Her eyes found Charles. His metallic frame reflected the bombardment’s wide array of colors while he lay motionless in prone position, impervious to the sharp branches that poked him in the stomach and sides.

Did he experience anything akin to pride as he watched the strike team? Did he experience any emotion at all? Or was it all just ruthless efficiency?

"Eyes peeled, Vat Two-Twenty." Charles still peered through the scope of his rifle, as if he could feel her watching.

When she looked through the binoculars, the strike team had reached the smoldering ruins. Two men took position to each side of the half-collapsed entrance and covered a third as he scanned the interior of the pyramid. He then went in, followed by his two squad mates.

It took the strike team just under five minutes to survey the ruins and the surrounding area. When they were done, the soldiers reconvened in front of the ruined pyramid and huddled around the squad leader to discuss their findings. It was all standard procedure; she had seen it a hundred times before--yet, this time, something was off about it.

“Seems to be something going on,” she said, eyes still on the squad.

Charles didn’t respond.

A short beep indicated the com-link with the strike team opened. The squad leader’s voice came through with background static that was unusual for this type of connection.

"Forward team, can you confirm this station was manned?" Despite the static, Anna could hear hesitation in the squad leader’s voice.

"Confirmed," Anna replied.

"Count?"

"Three outside, inside unknown."

The other end of the com-link was silent. Anna looked sideways at Charles. He had not moved an inch since when she had last looked at him.

"Why?" She asked.

"There are no dead bodies here."

#


The trees around their hilltop had seemed so calm, even during the bombardment. Now, they were alive with sound and motion. Anna could not tell if it was real or imagined. She did not rise from her prone position, and when she reached for her rifle, she noticed her hands trembled.

Direct engagements were not her strong point.

“They probably won’t come up here, right?” Her voice trembled, too.

“Humans would not,” Charles said. “Priests are different.”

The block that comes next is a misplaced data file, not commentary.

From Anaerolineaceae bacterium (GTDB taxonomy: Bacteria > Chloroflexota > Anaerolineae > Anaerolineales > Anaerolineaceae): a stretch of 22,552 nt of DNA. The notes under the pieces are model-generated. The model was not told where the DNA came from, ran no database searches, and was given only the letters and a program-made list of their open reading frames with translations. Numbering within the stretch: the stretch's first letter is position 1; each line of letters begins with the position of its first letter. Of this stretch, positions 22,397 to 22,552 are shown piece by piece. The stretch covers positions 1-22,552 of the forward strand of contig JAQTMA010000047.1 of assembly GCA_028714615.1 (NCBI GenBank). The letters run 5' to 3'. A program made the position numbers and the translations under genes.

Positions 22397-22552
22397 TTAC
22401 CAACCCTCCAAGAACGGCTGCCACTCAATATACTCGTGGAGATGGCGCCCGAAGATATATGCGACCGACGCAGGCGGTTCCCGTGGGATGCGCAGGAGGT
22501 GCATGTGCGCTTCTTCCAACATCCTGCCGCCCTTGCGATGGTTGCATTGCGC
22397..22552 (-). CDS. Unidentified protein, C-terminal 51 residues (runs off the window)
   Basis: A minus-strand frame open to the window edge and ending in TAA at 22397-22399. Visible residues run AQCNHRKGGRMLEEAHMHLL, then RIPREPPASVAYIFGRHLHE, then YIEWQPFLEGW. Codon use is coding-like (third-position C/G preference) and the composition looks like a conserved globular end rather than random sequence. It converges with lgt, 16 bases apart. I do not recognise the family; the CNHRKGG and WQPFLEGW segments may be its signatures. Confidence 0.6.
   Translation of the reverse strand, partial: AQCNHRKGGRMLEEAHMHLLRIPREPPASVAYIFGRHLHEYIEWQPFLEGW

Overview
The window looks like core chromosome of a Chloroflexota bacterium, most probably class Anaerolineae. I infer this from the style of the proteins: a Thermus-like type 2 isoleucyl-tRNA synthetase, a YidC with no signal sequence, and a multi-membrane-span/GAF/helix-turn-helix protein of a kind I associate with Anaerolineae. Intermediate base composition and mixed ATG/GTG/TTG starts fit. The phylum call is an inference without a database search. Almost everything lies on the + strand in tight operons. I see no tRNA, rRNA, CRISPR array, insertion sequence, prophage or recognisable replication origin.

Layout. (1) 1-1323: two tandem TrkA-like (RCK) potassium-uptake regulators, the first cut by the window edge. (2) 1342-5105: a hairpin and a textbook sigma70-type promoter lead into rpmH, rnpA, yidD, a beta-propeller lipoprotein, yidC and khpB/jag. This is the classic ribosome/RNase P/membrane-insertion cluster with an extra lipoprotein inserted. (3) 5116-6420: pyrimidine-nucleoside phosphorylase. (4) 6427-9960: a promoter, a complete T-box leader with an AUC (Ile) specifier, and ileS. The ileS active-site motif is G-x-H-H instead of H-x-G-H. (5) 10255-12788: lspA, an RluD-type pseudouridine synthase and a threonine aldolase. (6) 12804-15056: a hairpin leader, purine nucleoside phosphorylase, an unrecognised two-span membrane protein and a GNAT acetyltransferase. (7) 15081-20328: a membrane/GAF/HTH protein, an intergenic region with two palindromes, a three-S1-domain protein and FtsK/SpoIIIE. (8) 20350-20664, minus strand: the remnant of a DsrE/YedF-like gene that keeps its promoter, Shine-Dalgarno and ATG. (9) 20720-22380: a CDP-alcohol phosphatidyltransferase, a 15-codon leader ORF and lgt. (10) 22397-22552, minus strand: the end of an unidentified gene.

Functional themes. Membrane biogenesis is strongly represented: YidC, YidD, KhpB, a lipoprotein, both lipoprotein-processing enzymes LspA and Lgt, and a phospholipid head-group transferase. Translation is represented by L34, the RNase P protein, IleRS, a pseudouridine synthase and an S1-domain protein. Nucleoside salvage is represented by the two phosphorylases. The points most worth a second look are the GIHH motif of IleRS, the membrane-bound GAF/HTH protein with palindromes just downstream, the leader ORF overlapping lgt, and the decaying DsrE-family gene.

Anna peered down the sights of her rifle. The flashing in the sky conjured a veritable dance of shadows among the trees and shrubs below; it was impossible to see if anything was out there, watching them.

“Humans,” Charles said, “would flee, regroup, and look for a place from which to safely fire their artillery and unleash their hordes of combat AI. Their flesh is weak, and they fear death.”

Anna chanced a quick look at Charles; he was still in that same, uncomfortable position.

“Priests, however, are made of other stuff.” Charles looked back at Anna. The single sensor eye glowed soft blue. In a moment of silence in the storm, she heard the lenses whir softly as the eye focused on her. “To them, the body is a shell: they do not die when they lose it. As with my kind, if you seek to kill them permanently, you must kill their minds. . .”

In an instant, Charles was up from his prone position and shot past her.

Anna blinked twice before she rolled onto her back. In a single motion, she pulled the buttstock of her rifle against her shoulder and curled her finger around the trigger.

When her eyes found Charles, he stood between three shapes, each easily three feet higher than he. Yet for all their size, the shapes were not real; they shone with a light that was not of this world, a light Anna had not seen before and that was of no single color she knew. The shapes were almost upon her, but she had neither seen nor heard them come.

Years of training took over; she squeezed the trigger and was almost caught off-guard by the rifle’s recoil. Her aim was true, yet the salvo of kinetic projectiles passed through the glowing shapes and tore to splinters a tree not far behind them.

Her second and third volleys suffered the same fate; but still she fired, until one of the glowing shapes tore itself free of the fighting mass and raced at her with incredible speed. The four-fingered hands held no weapon of any kind but shone with a light that seemed malicious, hurtful. The dread light drew Anna in until she nearly drowned in it; it stole all light, life, and energy around it, and she could do nothing but freeze. . .

But no pain came.

Instead, darkness returned: a nothingness that felt a blessing after the otherworldly, mad glow she had witnessed.

The darkness was broken by a flash of light as the orbital bombardment resumed. In the flash, Anna saw only Charles, his frame suffused by tendrils of black energy that drank the very light around them: a psionic power that Anna felt would be able to sap her strength and eat away at her mind, until her body was nothing but an empty husk. Charles focused the blue sensor eye on her.

“They. . . they surprised me,” she said.

Had Charles been physically able, he would probably have smiled.

“I told you to keep your eyes peeled.”

[End]